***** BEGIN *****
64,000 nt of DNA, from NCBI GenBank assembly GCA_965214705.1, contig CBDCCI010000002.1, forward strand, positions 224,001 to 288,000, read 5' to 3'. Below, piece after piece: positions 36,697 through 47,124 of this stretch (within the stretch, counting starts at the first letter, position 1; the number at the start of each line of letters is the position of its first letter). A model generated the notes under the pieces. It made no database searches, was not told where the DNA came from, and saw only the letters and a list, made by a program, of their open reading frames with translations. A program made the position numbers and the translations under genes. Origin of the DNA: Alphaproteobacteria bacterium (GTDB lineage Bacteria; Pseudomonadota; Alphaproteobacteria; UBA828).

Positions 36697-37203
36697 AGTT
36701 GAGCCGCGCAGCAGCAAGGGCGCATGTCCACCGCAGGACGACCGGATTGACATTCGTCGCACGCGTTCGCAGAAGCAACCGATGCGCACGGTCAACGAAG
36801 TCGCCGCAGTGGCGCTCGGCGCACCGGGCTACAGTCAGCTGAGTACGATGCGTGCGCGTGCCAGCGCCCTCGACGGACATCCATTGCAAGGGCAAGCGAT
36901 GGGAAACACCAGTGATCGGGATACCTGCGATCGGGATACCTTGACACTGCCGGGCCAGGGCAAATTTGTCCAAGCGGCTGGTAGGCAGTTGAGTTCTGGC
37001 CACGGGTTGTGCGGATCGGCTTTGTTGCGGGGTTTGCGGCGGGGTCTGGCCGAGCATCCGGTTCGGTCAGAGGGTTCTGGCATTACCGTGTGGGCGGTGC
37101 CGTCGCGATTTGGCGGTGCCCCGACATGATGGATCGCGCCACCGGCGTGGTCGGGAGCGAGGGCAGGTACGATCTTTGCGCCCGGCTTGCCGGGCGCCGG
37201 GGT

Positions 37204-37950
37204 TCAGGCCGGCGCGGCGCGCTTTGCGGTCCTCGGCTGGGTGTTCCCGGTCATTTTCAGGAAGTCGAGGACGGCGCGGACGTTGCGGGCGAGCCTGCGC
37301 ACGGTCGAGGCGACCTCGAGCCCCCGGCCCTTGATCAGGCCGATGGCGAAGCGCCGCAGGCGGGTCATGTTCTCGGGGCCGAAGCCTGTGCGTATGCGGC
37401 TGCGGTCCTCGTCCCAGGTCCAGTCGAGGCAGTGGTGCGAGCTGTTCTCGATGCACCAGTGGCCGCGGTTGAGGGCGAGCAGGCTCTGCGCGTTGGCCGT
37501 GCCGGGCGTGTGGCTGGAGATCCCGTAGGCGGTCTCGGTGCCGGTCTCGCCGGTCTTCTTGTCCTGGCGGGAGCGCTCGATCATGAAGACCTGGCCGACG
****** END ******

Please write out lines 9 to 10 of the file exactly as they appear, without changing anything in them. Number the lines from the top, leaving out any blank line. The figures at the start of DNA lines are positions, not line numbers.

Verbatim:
37201 GGT

Positions 37204-37950